While closing costs and repair costs are similar, Opendoor’s maximum service fee of 5% is slightly cheaper than the typical 6% realtor commission.
However, a realtor might be able to sell your home for more than Opendoor is willing to pay. Opendoor even assumes this on their pricing page by noting that you could get almost 3% more by selling with a realtor.
One important difference with Opendoor’s repair costs is they are a deduction from your offer, not a cash charge. This could be good news for sellers who aren’t able to contribute more cash when they’re trying to sell their house.
📝 A note about seller concessions
Opendoor proudly claims that when you sell with them you won't have to pay any seller concessions— additional costs that the buyer negotiates for the seller to cover, often including things like repair credits and a home warranty.
While this is technically true, it could also be disputed.
Since repair credits are a common element of seller concessions, and since Opendoor does deduct money from their offer for repair credits, we could argue that they do in fact request seller concessions without calling them such.
Opendoor cost comparison
Here’s an example of how selling with Opendoor would compare to selling with a real estate agent.
For the sake of this scenario, let’s assume that the seller still owes $200,000 on their mortgage, and that all costs (except service fee/commission) are equal.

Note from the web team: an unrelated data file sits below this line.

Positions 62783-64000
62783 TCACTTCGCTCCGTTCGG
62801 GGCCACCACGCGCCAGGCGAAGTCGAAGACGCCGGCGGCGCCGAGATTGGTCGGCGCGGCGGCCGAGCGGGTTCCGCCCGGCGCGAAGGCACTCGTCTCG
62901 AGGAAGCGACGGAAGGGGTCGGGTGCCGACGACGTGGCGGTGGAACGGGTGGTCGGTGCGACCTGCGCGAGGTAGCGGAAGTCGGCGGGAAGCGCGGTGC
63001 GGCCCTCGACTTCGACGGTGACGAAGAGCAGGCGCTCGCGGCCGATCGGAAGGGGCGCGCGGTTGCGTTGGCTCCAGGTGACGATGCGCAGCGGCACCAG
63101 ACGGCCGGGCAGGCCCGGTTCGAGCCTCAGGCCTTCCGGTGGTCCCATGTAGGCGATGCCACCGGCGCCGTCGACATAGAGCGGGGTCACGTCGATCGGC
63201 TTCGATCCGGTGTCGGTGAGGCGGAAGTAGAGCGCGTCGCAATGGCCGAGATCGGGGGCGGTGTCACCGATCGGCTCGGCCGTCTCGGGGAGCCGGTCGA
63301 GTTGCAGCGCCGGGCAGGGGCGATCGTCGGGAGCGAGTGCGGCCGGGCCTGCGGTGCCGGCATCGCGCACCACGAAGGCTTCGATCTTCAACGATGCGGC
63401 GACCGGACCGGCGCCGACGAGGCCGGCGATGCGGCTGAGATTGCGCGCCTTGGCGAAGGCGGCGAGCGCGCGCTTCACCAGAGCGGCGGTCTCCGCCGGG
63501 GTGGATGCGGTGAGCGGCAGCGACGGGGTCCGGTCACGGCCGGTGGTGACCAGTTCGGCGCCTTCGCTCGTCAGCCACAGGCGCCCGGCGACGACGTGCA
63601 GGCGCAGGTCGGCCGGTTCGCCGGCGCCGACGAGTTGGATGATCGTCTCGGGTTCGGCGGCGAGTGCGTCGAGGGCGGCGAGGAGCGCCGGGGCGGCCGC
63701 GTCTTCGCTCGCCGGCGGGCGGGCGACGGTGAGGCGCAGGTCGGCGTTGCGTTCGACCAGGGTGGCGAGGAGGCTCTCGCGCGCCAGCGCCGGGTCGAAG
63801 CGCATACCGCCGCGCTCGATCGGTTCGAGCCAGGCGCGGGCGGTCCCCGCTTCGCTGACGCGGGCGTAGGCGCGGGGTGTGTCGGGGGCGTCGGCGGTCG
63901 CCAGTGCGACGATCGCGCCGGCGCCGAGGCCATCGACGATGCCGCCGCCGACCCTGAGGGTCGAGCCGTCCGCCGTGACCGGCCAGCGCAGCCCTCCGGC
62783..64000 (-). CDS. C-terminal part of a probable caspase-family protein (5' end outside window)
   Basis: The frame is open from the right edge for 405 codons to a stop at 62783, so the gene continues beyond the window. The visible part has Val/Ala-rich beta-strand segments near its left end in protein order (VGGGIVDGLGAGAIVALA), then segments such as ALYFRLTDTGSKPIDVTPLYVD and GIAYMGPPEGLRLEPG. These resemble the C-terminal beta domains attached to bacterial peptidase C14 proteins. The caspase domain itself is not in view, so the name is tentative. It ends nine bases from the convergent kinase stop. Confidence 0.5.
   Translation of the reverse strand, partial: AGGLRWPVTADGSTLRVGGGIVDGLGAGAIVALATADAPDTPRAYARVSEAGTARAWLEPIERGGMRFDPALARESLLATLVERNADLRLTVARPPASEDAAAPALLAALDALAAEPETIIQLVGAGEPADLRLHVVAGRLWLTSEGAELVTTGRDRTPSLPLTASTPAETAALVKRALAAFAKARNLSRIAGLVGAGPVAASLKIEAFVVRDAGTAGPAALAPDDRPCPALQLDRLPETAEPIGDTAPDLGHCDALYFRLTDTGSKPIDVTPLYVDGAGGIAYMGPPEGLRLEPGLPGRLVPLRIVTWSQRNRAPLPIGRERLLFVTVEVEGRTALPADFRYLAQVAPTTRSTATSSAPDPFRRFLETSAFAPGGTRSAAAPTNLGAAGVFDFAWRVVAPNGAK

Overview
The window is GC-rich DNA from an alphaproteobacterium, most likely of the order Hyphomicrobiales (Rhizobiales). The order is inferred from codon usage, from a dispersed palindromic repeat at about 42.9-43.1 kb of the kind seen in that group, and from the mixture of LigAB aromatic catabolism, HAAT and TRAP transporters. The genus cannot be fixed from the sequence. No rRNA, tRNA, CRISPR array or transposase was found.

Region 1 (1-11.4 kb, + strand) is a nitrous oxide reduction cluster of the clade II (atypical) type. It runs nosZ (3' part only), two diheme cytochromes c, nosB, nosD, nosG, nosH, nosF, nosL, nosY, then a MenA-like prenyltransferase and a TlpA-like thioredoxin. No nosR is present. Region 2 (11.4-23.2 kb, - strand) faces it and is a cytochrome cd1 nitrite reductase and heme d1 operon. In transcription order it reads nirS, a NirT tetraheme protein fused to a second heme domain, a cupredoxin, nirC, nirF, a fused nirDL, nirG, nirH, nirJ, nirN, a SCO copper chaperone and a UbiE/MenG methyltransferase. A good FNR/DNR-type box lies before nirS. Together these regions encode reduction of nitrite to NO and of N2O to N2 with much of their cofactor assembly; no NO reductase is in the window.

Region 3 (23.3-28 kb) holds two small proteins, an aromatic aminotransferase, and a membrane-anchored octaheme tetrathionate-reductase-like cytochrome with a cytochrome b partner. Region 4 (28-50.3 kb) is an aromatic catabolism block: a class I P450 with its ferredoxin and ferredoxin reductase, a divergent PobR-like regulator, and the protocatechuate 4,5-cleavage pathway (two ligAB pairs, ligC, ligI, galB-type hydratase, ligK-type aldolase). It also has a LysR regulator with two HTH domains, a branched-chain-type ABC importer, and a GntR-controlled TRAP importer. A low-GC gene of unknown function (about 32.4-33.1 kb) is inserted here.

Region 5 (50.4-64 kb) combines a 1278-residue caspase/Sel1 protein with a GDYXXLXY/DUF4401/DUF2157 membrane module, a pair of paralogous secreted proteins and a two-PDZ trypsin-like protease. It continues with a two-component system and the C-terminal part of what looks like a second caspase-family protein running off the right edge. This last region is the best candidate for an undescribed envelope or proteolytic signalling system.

As you can see, this scenario nets the seller $3,000 more when they sell with Opendoor, if all things are equal.
But all things are rarely equal.
A couple of important variables to consider are:
The sale price: Opendoor might not be willing to pay as much as a motivated private buyer in a competitive market. If, in the previous example, Opendoor was only willing to pay $280,000 instead of $300,000, the seller would only net $57,600, making it more worthwhile to list with an agent.
Predictability: If you list with an agent, you could still sell quickly, but the process won’t be as predictable as it will be with Opendoor. As of March 2022, houses spent a median of 38 days on the market. However, there’s traditionally a 30-45 day closing period, so selling on the open market really averages 78 days from start to finish. With Opendoor, you can close on your own timeline (within 14—60 days).
Ultimately, the value of using Opendoor depends on your situation and goals as a seller.
Opendoor is best for sellers who want a quick, predictable sale with minimal hassle. While the price that Opendoor pays might be less than what a motivated private buyer would pay, the convenience of having someone else handle repairs might be worth it.
Working with a realtor may cost slightly more up front as you’ll have to pay for repairs yourself and pay the cost of realtor commissions, but in the end, it could net you slightly more money. This is the best option if you’re in a competitive market, have time and money to prepare your house for a sale, and don’t mind having to open your house up for showings.
FAQs about Opendoor fees
Is Opendoor more expensive than selling with a realtor?
Opendoor's 5% service fee is about the same as standard realtor commission rates, but you may get less for your home than selling to an ordinary buyer. If getting top dollar for your home is a priority, consider selling with a discount brokerage. The best low commission realtors match the service and support of a traditional agent but charge a fraction of the price.
Does Opendoor have any hidden fees?
No, Opendoor does not have any hidden fees. But, you should be aware that you'll still have to cover closing costs (1-3%) when you sell. Opendoor will likely also deduct repair costs from your initial offer, which could amount to 1-2% of the sale price.
Zillow. "Selling a Home Costs $20,851, Most of It Taxes and Commissions." Updated April 9, 2019.